Hi Jason, where did you read "katate-uchi" fell out of favour by the early 1530,s?. It was my understanding that they where used by mass infantry throughout the Sengoku.
Recently ive also been wondering about their continued use in Edo times, judging by the many examples you still see in Edo koshirae.
The nakago on the sword above does look to be intended for two handed use, the nagasa seems a little short for two handed use. Many katate-uchigatana that you see are machi-okuri, a longer tsuka added. Maybe by 1547 (as the blade states), some wise folk got tired of increasing tsuka length by machi-okuri and thought what the hell, lets add a decent length grip from the start, but what do I know
Looks like the question has been answered by smarter people than me but here's a good quick summary:http://www.thesamura...ta_te_uchi.html
Bottom line, a katate-uchi essentially is an O-wakizashi (or barely past the arbitrary 2 shaku limit for a daito) 150 years or so before the definition of a wakizashi was formally enshrined in law by the Tokugawa Shogunate and decades before wearing a daisho was standard. It was intended as a "quick-draw" secondary offensive weapon for unmounted warriors but by the time of the Sengoku Jidai, trends and tactics favored the longer (2-handed ) katana over the katate-uchi. I think the so-called kazu uchi mono mass-produced blades were the "rank and file" swords of the Sengoku Jidai and they were like the OP's sword, only of much poorer quality.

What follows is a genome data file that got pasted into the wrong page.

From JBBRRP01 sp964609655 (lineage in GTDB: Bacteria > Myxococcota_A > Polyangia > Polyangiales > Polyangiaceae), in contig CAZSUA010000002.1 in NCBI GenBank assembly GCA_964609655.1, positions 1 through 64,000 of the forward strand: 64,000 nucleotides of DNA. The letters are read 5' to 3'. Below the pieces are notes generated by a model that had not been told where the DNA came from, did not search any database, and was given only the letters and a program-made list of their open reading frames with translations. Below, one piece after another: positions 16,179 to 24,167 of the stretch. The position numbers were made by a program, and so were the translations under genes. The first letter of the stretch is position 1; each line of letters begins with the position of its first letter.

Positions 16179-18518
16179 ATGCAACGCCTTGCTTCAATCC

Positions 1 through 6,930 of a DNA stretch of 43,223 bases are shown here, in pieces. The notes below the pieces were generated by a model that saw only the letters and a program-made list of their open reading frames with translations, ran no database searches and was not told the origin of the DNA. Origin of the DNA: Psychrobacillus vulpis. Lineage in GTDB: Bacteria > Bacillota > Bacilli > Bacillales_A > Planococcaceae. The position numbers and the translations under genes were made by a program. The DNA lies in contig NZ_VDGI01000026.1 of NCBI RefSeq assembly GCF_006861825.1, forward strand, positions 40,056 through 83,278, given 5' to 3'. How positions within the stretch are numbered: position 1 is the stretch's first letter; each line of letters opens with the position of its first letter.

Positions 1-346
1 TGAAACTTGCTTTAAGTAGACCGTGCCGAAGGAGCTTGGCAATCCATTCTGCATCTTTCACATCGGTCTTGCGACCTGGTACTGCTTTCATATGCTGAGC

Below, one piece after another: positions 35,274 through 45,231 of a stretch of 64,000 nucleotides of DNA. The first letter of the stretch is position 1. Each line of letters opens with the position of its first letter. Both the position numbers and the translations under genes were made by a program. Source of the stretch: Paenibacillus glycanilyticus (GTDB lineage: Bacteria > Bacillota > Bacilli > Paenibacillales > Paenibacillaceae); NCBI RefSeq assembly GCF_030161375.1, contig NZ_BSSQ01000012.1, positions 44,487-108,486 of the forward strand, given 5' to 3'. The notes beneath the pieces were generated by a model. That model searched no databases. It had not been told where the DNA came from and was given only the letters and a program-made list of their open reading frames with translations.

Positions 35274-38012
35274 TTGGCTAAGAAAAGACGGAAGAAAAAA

This is just my own random guessing but this is also around the decades when metal plate armor showed up on the battlefield to counter matchlock guns; maybe 1-handed swords just weren't up to the task? Swords were of lessor importance on the battlefield anyway so it could have just been dictated byfashion.
Ultimately you'd have to define "katate uchi" by their short nagasa, sakisori, short nakago and having been made in that 1450-1530s time window, not to mention being mounted as one and not a wak/katana (just like how a tachi is only a tachi if you don't mount and wear it upside-down
) The concept didn't die though... instead it evolved into the shinogi zukri wakizashi as part of the daisho, so you could have the benefits of both a shorter 1-handed and longer 2-handed sword on your belt.